The Auto Shanghai, among the world's major automotive exhibitions, opened on Monday in the Chinese city with around 1,000 carmakers and parts manufacturers displaying around 150 new vehicles.
This year's show, the first one because the coronavirus pandemic started, highlights the rivalry in electric car development between established heavyweights and newcomers.
One industry insider said, "Almost half of the cars being showcased this year are EVs. Nowadays, an automaker can’t hope to compete unless it produces EVs."
Hyundai unveiled the electric version of the premium Genesis G80 sedan, while displaying its latest all-electric Ioniq 5 and Nexo hydrogen sedan. Affiliate Kia is showing off its first electric car, the EV6.
Hyundai and Kia are banking on green cars to recapture their market share in China and intend to launch some 20 environment-friendly models there by 2030.
Most global automakers 're going the same way. Japan's Toyota, which includes come late to the field, is finally showcasing its first electric SUV concept, the tongue-twisting bZ4X. Toyota said it now really wants to introduce 15 EVs by 2025.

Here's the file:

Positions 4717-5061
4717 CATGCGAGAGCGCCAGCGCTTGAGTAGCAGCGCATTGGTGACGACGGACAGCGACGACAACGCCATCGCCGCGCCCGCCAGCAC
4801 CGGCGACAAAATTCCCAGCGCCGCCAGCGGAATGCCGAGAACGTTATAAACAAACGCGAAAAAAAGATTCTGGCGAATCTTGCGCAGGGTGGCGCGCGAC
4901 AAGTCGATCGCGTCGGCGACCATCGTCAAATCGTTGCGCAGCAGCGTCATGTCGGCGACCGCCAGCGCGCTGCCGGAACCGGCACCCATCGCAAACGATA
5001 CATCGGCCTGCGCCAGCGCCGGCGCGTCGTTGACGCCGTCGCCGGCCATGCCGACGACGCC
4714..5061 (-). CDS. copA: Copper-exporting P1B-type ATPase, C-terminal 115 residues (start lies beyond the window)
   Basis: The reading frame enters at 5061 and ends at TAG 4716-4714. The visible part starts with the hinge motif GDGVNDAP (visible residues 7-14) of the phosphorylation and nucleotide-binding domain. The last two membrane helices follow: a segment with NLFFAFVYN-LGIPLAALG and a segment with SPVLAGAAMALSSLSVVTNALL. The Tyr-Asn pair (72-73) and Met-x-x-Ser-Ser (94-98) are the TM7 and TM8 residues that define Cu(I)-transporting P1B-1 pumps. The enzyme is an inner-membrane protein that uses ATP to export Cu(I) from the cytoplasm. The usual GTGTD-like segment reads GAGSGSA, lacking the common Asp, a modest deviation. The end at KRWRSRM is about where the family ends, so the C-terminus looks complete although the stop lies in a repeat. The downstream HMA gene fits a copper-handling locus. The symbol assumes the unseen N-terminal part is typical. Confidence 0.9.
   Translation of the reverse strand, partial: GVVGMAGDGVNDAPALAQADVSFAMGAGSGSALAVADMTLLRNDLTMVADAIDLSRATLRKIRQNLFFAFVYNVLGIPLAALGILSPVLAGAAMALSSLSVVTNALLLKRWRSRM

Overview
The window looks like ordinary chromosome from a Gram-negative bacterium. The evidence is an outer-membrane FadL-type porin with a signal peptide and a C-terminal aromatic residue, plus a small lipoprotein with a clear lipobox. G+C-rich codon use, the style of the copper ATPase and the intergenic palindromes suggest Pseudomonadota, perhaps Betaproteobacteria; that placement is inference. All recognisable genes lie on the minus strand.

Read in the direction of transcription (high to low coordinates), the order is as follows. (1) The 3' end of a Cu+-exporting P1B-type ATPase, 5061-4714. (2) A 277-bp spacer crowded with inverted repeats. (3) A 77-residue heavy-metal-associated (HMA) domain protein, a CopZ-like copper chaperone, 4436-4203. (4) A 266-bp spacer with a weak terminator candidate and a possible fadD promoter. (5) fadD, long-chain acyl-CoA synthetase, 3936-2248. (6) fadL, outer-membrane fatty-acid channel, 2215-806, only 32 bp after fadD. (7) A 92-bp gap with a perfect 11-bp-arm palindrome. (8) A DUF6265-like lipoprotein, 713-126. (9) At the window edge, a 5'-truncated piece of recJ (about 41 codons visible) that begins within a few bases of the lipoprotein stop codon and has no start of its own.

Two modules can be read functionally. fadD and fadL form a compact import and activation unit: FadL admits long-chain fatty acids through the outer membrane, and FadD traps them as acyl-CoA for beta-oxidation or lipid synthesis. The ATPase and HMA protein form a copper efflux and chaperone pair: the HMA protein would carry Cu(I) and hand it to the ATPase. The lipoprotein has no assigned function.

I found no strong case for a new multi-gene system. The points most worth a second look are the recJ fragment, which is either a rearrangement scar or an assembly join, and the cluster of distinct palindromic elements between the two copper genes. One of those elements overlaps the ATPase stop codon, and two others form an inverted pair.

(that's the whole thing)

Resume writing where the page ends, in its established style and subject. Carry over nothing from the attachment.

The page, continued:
Volkswagen unveiled a crossover EV called ID.6, while Mercedes-Benz introduced the EQB electric SUV.
Chinese EV start-ups unveiled a raft of partially self-driving cars. Xiaopeng launched a level-three self-driving EV called P5 which has environmental detection capabilities and can make informed decisions like accelerating past slow-moving cars, though it still requires human override.
Nio and Li Xiang also showcased EVs with an increase of advanced autonomous driving features, and tech giant Huawei gets in on the act by launching the Arcfox Alpha S EV in collaboration with BAIC.